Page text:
Hans Morten Bj°rnseth, StatoilHydro ASA (Norway)
Laurent Gindre, StatoilHydro ASA (Norway)
Alexander Schimanski, StatoilHydro ASA (Norway)
Simon Higgins, StatoilHydro ASA (Norway)
Heike R. Gr÷ger, StatoilHydro ASA (Norway)
Claudius VandrÚ, StatoilHydro ASA (Norway)
Markus Geiger, StatoilHydro ASA (Norway)
The Kufra Basin is a large intracontinental basin in Southeast Libya. Three exploration wells have been drilled, but no petroleum accumulations have so far been found in the basin. Presented here is a basin analysis of the Kufra Basin, focusing on improving the predictions of key parameters for petroleum exploration in the region, as well as developing and testing methods and workflows optimized for onshore basin analysis.
The Cambrian - Silurian tectonic and depositional history of the Kufra Basin appears to be very similar to the adjacent Murzuq Basin to the west. In fact, it can be argued that both basins at this time were part of a huge platform area covering large parts of North Africa. In the Murzuq Basin substantial volumes of oil have been found in fluvial, shallow marine and glacial sandstone reservoirs of Ordovician age. These reservoirs are overlain by a basal transgressive unit of Early Silurian shales, representing an excellent source rock for petroleum generation. Recent field work and evaluations of subsurface geological and geophysical data indicate that the same Ordovician reservoir units seen in the Murzuq Basin are also widely distributed within the Kufra Basin. In contrast, Early Silurian source rocks have not yet been proven in the Kufra Basin. The three wells in the basin all penetrated shales of Early Silurian age, but no shales with source rock potential were encountered. The Early Silurian source rocks in the Murzuq Basin have a very patchy distribution, however, and this may also be the case in the Kufra Basin.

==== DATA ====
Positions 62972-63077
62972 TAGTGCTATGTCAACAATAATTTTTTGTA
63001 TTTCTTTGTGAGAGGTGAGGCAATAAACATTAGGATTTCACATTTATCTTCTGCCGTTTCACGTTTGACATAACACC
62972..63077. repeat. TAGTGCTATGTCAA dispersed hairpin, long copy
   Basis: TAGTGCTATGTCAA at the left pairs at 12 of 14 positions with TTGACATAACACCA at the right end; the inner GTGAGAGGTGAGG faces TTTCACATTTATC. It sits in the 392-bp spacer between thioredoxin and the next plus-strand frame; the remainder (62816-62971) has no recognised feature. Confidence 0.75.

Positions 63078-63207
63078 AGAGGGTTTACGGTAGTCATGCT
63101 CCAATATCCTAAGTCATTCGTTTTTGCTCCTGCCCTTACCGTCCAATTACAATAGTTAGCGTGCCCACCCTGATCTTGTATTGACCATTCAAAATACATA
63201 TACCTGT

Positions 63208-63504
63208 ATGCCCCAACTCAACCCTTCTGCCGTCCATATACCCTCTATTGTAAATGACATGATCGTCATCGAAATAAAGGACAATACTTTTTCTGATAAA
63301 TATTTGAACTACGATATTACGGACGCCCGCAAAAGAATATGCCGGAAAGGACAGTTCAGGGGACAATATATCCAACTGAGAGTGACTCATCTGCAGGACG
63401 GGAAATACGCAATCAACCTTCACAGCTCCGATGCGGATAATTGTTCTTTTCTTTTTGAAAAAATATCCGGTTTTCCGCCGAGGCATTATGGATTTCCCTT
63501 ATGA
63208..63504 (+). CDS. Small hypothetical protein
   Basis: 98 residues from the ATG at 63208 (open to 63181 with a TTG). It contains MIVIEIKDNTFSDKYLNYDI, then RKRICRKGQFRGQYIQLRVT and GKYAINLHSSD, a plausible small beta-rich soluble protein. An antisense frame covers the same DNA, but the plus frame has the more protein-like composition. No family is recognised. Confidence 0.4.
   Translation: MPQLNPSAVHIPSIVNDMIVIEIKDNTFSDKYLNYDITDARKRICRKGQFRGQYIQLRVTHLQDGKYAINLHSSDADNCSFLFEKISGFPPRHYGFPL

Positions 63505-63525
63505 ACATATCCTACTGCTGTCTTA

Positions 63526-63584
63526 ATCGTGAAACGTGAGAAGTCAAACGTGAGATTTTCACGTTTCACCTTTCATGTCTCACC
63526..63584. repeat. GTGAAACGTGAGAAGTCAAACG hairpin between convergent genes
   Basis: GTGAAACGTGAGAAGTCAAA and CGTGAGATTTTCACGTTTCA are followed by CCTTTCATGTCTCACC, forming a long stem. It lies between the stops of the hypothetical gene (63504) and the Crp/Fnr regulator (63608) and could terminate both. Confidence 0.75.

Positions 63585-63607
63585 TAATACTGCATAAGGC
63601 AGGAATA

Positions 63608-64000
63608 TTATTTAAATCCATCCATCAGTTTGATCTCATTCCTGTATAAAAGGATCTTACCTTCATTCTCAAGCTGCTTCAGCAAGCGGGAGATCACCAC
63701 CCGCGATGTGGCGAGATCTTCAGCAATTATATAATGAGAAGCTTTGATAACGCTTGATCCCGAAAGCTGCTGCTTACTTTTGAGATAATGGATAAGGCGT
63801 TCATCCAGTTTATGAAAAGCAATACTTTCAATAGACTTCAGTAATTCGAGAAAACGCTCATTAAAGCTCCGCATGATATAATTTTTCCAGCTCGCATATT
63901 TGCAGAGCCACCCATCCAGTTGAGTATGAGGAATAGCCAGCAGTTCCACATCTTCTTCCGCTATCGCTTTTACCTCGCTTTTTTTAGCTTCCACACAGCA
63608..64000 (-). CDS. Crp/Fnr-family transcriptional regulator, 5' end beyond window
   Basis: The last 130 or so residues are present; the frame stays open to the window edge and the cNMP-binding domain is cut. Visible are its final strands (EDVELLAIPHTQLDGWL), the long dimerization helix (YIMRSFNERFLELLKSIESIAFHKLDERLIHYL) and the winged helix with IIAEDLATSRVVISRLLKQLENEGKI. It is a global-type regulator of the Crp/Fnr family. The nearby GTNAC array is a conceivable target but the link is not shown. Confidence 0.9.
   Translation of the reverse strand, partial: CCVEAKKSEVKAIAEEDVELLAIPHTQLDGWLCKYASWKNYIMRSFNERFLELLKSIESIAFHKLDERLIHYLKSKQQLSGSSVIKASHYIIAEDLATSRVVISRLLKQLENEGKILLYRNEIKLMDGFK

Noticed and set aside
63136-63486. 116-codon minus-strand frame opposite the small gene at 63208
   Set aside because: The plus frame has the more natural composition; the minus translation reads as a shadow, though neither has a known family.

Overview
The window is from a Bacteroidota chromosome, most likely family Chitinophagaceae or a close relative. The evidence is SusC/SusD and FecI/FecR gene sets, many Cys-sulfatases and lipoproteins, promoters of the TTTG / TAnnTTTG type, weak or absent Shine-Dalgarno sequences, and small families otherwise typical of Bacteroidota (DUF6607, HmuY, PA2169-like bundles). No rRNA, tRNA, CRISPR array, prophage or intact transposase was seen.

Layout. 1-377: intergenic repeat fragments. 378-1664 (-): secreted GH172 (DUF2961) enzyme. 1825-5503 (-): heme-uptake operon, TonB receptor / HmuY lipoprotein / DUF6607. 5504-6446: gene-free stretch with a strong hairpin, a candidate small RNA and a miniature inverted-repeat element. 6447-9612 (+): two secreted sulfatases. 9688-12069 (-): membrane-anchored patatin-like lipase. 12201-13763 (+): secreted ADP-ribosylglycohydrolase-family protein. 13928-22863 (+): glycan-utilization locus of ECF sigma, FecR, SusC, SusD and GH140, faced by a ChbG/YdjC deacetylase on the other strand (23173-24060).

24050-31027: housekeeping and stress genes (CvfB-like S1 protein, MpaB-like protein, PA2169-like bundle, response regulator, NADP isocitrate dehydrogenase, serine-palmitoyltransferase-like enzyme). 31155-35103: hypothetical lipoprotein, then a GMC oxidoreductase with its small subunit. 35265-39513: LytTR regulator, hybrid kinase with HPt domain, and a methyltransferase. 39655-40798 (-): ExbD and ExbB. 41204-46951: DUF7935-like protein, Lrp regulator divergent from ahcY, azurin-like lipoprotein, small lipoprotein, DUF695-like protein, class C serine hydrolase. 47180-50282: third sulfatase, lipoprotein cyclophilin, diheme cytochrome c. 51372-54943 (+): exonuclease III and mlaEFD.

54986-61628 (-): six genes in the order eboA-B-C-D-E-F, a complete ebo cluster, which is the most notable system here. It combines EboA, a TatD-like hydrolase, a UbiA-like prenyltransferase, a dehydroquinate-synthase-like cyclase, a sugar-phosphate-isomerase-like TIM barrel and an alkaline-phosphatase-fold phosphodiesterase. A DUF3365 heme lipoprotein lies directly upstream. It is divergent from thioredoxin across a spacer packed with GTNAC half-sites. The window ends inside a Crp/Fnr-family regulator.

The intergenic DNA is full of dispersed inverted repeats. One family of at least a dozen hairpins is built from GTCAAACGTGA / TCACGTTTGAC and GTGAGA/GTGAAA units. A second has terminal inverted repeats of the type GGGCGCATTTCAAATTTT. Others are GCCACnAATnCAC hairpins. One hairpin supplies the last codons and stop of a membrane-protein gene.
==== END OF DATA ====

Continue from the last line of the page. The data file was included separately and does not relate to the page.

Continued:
A major change in the configuration of sedimentary basins of North Africa occurred in the Early Devonian. The Tibesti High underwent major uplift at this time, effectively separating the Kufra Basin from the Murzuq Basin to the west. Several other uplift events have later modified the geometry of the Kufra Basin. The most significant phase of uplift and erosion in the Kufra Basin probably occurred late in the basins history as the flanks were significantly uplifted and eroded some time after the Triassic. The central part of the basin does not appear to have experienced the same amount of uplift and erosion. As a result, the present day geometry of the basin does not reflect the basin configuration during deposition of the key Paleozoic reservoirs, seals and source rocks. Reconstructions of the basin configuration and regional depositional geometries through time are therefore included in the analysis of the Kufra Basin.